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N.J. Action Coalition launches LTC residency

Monday April 7, 2014
Susan W. Salmond, RN (left) and Edna Cadmus, RN
Susan W. Salmond, RN (left) and Edna Cadmus, RN
(Photo courtesy of Rutgers University)
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Loretta Kaes, RN
By Debra Anscombe Wood, RN

The New Jersey Action Coalition will prepare nurses to care for a growing geriatric population by creating one of the first long-term care nurse residency programs for new graduates in the country.

“There is a national shift in where healthcare will be happening,” said Susan W. Salmond, RN, EdD, ANEF, FAAN, coalition member and dean of the Rutgers University College of Nursing in Newark, which co-leads the project. “More and more healthcare will be in the community and long-term care, so preparing people for this setting is a priority.”

New graduates often seek employment in hospitals, but many cannot find positions. The coalition will develop an infrastructure for a smooth transition to long-term care.

“We are trying to promote the fact there are great experiences for nurses in long-term care,” said Edna Cadmus, RN, PhD, NEA-BC, FAAN, clinical professor at Rutgers and the state co-leader of the New Jersey Action Coalition, which works to bring the Institute of Medicine’s “Future of Nursing: Leading Change, Advancing Health” report recommendations to life.

The report recommended increasing the availability of residency programs in a variety of settings. Cadmus said she is working with nurses in two other states to set up programs.

The University of Wisconsin-Madison started long-term care intern and residency programs three years ago, but not all of the participating homes hire the residents.
“Residency programs are important because there is a huge transition for a new nurse from an education program to working in the workforce and being responsible for the coordination and delivery of care for a population of patients,” said Mary Anne Marra, RN, MSN, DNP,c, NEA-BC, a member of the state action coalition and vice president of patient care services and CNO of East Orange (N.J.) General Hospital.

After recognizing the need for long-term care residencies, Loretta Kaes, RN, BSN, B-C, C-AL, LNHA, CALA, an action coalition member and director of quality improvement and clinical services at the Health Care Association of New Jersey, applied for and received, on behalf of the coalition, a $1.6 million grant from the Centers for Medicare and Medicaid Services to fund the project.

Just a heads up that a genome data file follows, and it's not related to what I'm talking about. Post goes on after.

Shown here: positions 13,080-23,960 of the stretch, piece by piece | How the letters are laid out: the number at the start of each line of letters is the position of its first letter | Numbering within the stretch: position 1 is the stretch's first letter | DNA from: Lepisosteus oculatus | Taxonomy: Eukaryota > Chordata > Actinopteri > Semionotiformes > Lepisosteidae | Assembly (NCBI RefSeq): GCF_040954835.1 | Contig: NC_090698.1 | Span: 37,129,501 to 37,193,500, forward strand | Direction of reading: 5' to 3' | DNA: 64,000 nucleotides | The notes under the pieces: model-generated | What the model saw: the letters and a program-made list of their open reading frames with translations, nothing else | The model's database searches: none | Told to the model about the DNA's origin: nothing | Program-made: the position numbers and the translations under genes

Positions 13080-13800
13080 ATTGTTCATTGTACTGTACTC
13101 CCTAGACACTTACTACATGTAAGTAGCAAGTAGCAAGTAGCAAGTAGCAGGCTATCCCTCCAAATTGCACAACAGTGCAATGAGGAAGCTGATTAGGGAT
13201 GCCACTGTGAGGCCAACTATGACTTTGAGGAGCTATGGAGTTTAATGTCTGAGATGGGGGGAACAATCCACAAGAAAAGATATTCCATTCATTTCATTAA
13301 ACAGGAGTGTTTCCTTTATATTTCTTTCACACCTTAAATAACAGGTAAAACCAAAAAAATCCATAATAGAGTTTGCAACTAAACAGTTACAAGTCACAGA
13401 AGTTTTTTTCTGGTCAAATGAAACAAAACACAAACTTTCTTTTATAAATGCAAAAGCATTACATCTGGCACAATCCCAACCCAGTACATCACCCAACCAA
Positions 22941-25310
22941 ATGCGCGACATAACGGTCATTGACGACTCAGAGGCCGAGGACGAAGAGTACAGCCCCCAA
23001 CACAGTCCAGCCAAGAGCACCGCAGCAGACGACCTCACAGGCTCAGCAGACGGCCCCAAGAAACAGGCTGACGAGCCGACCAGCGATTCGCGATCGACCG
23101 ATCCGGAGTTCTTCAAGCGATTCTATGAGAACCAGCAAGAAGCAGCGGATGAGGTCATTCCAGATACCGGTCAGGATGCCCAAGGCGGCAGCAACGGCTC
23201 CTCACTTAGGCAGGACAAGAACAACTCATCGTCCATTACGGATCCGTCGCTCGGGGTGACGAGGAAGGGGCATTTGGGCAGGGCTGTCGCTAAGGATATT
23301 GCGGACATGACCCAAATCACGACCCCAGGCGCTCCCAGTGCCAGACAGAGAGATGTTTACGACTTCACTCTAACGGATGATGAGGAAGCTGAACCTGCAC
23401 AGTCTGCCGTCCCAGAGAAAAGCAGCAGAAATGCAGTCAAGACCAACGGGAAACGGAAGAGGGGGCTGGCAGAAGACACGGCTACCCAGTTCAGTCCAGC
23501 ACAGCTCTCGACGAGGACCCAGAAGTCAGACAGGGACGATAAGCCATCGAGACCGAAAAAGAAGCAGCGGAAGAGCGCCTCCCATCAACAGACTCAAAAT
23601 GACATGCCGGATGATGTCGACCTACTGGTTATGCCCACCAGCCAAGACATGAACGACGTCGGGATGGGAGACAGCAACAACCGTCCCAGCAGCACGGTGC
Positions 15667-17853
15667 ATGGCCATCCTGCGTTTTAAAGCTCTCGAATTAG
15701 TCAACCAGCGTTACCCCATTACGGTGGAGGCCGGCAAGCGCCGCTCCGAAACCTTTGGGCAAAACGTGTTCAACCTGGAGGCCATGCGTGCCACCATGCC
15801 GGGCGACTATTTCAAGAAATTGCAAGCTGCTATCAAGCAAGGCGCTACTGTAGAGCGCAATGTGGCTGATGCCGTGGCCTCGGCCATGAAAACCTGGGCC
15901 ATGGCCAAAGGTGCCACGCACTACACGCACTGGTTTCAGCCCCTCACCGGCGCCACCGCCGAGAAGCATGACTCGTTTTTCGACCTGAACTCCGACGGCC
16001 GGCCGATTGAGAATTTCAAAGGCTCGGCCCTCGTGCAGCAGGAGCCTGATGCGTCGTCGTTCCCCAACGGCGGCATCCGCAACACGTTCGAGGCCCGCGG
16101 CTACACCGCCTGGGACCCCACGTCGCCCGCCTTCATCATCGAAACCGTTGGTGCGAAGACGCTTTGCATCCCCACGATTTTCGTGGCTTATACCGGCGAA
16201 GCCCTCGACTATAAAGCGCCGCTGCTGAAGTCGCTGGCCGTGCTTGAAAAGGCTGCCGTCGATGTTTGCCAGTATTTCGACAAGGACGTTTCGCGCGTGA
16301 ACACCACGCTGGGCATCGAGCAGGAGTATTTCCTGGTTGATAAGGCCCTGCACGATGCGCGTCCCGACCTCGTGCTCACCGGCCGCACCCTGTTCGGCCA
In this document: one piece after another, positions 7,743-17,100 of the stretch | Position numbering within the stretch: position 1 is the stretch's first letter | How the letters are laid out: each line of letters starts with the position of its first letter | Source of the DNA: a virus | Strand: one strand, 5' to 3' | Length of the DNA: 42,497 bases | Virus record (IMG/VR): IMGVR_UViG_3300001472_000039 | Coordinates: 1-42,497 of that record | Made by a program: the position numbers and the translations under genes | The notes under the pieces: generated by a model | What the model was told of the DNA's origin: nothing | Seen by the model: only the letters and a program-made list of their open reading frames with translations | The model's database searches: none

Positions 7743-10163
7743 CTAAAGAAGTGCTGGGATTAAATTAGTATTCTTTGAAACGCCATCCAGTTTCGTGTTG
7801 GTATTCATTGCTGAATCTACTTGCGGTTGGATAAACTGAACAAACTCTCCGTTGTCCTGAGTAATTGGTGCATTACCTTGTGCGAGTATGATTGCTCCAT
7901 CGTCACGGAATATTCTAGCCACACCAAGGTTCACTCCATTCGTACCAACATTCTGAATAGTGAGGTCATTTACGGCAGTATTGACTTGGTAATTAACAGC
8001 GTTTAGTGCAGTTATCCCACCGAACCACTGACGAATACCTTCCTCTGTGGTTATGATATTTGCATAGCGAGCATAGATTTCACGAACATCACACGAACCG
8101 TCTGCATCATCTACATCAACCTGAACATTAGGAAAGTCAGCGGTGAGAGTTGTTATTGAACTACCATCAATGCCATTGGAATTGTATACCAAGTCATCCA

Rutgers faculty will lead the initiative, in partnership with the Health Care Association of New Jersey, the New Jersey Hospital Association and about 20 participating facilities. The Horizon Foundation and New Jersey Chamber of Commerce also will provide support.

Nurses will manage the chronic conditions, and with better assessments and communication of changes to providers, they can intervene to prevent hospital admissions.

“The benefit will be first to the residents because the nurse will have the skills, knowledge and attitude to manage their care in a more effective way,” Cadmus said. “And it provides the new nurse resident with a safety net in having faculty support and a preceptor.”

Long-term care facilities nationwide suffer from a 50% RN turnover rate, according to the American Health Care Association’s 2012 Staffing Report. Hospital residency programs generally have reduced turnover. The University HealthSystem Consortium/American Association of Colleges of Nursing’s Nurse Residency Program reports an aggregate hospital turnover rate among participating first-year nurses of 5.6%, compared with the national average of 27.1%.

“Staff turnover equates to quality of care,” Kaes said. “This is an opportunity for our industry to seize the moment.”

Marjorie Cucciniello, RN-BC, regional clinical care coordinator for Hospicomm in New Jersey, agreed.

“It’s beneficial all the way around, not just for the individual nurse but for the facility and for the residents,” Cucciniello said. “Our times are changing. Our acuity of residents is higher, and nurses need the experience and competencies.”

Facilities will hire 50 newly licensed nurses for the yearlong program, which will include simulation and case-based training in the care of the geriatric patient and preceptorships with experienced long-term care nurses who have received specialized training as geriatrics resource nurses. The residents also will visit other settings and facilities, including hospitals, home care and hospice so they will understand issues related to transitions of care.

“We think it’s important that they understand the continuum so they can bring that back and build relationships in a broader healthcare system,” Cadmus said.
Preceptor education begins in May and resident education in June. The program will offer residencies to two cohorts of 25 nurses each.

“We’re excited about this opportunity to make long-term care desirable for nurses through this transition program,” Kaes said. “Nurses will be more confident and skillful in what they do.”

Debra Anscombe Wood, RN, is a freelance writer.


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